News: Wyoguard leadership shares knowledge in Tunisia
Story by 1st Lt. Christian Venhuizen
CHEYENNE, Wyo. – Brig. Gen. Steve Mount recently stood before an audience of military and civilian personnel who were still rebuilding their nation.
His assignment was to speak at the Tunisia’s National Defense Institute. One of a series of speeches and discussions made by Wyoming National Guard general officers and one of the first since that nation underwent a regime change.
“Tunisia has done a great job of defining the role of their military in their transition to a democracy,” Mount said. “If you look at how they performed, how the military has performed during and after the revolution, I think the world can take note and take a lot of lessons learned and apply it.”
The speaking engagement and relationship between Tunisia and Wyoming are a part of the National Guard Bureau’s State Partnership Program. The 20-year-old program pairs states, territories and the District of Columbia with nations, said Capt. Eric McCoy, the State Partnership Program coordinator in Wyoming. The partnerships become a tool to further security cooperation, and build relationships, both civilian and military.
The intent behind the exchanges and discussions about military roles in the nation is a part of the broader picture, said McCoy.
Mount, the director of the Wyoming National Guard’s Joint Staff, visited Tunisia twice since the start of 2012. Mount was one of the officers responsible for the development of the Camp Guernsey Joint Training Center during the initial years of the Global War on Terror.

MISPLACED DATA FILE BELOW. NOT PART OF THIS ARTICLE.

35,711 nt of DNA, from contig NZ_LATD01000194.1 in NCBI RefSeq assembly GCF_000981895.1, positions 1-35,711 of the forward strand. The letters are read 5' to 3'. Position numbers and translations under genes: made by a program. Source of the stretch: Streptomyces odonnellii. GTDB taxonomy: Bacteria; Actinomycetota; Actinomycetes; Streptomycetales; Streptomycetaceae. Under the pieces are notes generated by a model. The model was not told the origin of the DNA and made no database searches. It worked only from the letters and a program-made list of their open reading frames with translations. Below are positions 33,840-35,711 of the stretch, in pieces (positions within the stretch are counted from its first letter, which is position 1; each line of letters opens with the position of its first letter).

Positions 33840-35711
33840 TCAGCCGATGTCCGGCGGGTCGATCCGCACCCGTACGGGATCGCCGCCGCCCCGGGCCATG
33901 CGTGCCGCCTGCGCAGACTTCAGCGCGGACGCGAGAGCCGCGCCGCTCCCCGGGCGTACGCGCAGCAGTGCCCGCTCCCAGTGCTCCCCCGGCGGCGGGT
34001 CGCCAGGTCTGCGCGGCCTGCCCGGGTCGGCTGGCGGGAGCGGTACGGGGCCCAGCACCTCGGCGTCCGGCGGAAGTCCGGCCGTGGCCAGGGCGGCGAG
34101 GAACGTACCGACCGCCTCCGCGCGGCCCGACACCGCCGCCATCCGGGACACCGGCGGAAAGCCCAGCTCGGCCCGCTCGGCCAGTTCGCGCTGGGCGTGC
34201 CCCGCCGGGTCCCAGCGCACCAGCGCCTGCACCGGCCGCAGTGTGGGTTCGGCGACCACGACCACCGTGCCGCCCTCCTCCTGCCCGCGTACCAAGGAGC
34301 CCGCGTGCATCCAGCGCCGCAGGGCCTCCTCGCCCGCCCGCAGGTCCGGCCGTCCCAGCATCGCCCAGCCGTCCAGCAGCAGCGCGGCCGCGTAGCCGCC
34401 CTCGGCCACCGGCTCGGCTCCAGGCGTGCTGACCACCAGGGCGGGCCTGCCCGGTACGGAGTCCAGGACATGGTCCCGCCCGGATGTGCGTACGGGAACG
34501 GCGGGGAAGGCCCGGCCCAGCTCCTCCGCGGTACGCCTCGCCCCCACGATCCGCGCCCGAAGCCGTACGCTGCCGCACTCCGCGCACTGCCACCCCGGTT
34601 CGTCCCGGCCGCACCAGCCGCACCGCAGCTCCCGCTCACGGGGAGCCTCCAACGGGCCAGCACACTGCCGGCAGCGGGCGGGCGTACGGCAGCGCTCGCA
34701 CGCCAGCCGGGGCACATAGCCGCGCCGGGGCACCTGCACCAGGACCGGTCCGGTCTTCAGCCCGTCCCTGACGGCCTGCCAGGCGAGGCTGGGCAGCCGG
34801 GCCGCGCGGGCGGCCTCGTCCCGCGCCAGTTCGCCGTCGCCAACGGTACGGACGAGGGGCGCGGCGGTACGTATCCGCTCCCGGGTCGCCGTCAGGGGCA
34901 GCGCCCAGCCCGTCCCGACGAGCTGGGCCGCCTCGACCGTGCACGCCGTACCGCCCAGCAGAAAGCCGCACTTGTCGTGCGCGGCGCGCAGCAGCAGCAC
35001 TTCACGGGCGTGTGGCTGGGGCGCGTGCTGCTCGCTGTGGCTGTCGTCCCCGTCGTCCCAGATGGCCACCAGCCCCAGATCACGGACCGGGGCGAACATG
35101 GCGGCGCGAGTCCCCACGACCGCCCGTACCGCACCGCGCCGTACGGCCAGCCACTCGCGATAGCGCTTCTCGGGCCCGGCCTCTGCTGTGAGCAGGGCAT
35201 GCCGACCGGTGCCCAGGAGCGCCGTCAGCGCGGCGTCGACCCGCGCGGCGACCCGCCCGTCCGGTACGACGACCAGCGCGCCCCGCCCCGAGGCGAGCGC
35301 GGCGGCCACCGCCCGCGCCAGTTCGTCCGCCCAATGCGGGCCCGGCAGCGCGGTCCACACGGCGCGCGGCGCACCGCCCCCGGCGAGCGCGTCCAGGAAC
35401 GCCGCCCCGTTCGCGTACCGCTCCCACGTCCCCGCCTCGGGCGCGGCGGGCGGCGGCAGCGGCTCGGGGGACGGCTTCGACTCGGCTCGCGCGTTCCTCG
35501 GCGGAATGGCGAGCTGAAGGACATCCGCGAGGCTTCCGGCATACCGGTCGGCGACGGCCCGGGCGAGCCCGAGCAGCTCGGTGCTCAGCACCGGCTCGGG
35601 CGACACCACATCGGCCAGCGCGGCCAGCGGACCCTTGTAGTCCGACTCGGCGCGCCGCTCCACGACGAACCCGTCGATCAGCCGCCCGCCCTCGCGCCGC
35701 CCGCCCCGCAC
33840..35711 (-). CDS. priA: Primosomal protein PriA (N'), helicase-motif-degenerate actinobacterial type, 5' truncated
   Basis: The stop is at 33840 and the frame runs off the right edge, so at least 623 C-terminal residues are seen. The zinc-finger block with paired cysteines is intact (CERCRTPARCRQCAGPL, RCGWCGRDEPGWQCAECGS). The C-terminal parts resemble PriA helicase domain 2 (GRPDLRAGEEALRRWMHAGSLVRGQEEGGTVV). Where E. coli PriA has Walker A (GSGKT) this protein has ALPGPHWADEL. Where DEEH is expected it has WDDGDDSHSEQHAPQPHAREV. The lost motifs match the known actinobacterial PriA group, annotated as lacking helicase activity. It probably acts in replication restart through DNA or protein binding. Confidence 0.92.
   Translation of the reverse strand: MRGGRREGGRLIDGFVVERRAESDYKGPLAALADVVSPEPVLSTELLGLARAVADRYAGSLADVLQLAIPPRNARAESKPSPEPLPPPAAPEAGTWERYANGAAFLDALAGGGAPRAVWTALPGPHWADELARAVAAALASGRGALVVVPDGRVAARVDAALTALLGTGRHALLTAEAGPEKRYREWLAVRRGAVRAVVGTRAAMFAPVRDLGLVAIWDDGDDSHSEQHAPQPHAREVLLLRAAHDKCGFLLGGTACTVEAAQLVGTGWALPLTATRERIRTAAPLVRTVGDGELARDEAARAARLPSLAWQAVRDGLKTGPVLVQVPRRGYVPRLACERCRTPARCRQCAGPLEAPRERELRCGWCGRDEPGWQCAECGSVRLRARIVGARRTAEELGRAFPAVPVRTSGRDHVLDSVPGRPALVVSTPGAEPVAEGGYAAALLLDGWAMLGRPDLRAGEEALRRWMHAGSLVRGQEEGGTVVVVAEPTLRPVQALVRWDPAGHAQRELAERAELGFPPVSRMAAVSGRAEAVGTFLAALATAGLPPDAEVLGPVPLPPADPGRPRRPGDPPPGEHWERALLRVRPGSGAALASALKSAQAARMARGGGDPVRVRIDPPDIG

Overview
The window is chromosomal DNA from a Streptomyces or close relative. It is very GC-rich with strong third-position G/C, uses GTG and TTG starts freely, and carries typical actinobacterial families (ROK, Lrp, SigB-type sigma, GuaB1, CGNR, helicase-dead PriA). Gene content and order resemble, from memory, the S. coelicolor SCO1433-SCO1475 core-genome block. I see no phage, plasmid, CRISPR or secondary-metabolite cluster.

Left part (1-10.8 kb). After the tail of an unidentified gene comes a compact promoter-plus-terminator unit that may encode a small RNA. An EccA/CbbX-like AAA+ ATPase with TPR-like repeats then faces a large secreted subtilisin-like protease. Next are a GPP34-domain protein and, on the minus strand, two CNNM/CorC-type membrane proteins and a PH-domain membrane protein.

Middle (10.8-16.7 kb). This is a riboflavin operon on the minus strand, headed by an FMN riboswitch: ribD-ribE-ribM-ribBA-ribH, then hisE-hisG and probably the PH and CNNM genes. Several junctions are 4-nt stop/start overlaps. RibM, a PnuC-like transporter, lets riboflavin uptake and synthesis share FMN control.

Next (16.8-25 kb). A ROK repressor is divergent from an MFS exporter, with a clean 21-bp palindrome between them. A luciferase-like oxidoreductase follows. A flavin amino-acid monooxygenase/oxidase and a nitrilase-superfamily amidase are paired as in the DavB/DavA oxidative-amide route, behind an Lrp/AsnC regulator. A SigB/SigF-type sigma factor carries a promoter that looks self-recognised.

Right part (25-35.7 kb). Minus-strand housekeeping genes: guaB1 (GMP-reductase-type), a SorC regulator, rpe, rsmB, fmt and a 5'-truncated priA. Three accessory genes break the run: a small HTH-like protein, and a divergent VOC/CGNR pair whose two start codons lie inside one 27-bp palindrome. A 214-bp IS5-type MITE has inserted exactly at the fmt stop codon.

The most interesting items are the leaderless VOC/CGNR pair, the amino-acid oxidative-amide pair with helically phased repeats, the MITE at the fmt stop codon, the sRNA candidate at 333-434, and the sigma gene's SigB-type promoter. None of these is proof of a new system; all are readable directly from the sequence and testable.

In his current position, Mount oversees the stateside missions, not involved in a named conflict. That includes response and assistance to civilian authorities and dealing with large scale disasters at home – topics in which McCoy said the Tunisians are very interested.
“The State Partnership Program is all about the relationships, and although I’m a new face, many of them I have seen or have met because they came to the U.S. and while I was at (Camp Guernsey) I gave them tours and such,” Mount said.
The roles were reversed for Mount in Tunisia. A former artillery officer, Mount toured the Tunisian artillery school house which he said allowed him to build new relationships from his own experiences. That included inspections of their forces and discussions of future cultural exchanges.
“I see, with Brig. Gen. Mount, he’s going to be building relationships where we will be able to get more in-depth and more exchanges,” McCoy said.
“What I told (the Tunisians) is the military should be subordinate to civil authorities,” Mount said, of his time at the National Defense Institute, “and that the military needs to be very professional and to understand their role in the government, they need to be educated on the system, the system of government they support.”
Mount said he was asked what specific avenues he thought the Tunisian military should take as the new government unfolds. He said answering those questions were difficult, specifically trying to avoid too much interference, while providing what he believes is the best guidance for success.
“The military really has to be apolitical,” Mount said he told the discussion group. “They are there to support the people of that nation.”
The focus on people is what the general would like to see in the future, specifically an emphasis on the development of more civilian exchanges between Tunisia and Wyoming.
“We stopped at (U.S. Africa Command) and we talked about the (Wyoming) Office of Homeland Security and other agencies within the state of Wyoming, trying to figure out how we can further that exchange,” he said.
Additionally, Mount said he wants to increase exchanges between more junior members of the Wyoming National Guard and Tunisian military.
“First off, someday they are probably going to be senior leaders and they are going to need to know who they are dealing with,” he said. “It teaches our officers there are other ways to do things.”
The general said despite the current hardships caused by this revolution, it would benefit Wyoming’s junior officers and enlisted soldiers and airmen to see and learn from a culture which has survived since Roman times and continues to adapt